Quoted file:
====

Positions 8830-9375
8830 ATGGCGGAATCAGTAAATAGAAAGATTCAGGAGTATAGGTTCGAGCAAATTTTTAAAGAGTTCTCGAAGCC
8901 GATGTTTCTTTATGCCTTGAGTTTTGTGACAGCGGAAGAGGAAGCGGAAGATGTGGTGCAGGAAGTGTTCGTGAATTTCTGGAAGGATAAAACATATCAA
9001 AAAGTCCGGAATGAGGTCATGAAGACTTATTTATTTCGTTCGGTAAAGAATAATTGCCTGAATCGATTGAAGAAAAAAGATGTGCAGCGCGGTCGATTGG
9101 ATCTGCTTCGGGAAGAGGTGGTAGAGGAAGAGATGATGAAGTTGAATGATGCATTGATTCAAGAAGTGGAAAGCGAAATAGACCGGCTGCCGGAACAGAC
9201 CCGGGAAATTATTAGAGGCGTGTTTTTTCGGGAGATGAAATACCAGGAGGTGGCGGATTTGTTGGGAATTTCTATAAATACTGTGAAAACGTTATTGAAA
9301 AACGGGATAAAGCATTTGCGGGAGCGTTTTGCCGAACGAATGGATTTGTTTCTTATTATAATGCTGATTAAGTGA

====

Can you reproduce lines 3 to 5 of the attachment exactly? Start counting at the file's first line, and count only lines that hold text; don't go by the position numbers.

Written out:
8901 GATGTTTCTTTATGCCTTGAGTTTTGTGACAGCGGAAGAGGAAGCGGAAGATGTGGTGCAGGAAGTGTTCGTGAATTTCTGGAAGGATAAAACATATCAA
9001 AAAGTCCGGAATGAGGTCATGAAGACTTATTTATTTCGTTCGGTAAAGAATAATTGCCTGAATCGATTGAAGAAAAAAGATGTGCAGCGCGGTCGATTGG
9101 ATCTGCTTCGGGAAGAGGTGGTAGAGGAAGAGATGATGAAGTTGAATGATGCATTGATTCAAGAAGTGGAAAGCGAAATAGACCGGCTGCCGGAACAGAC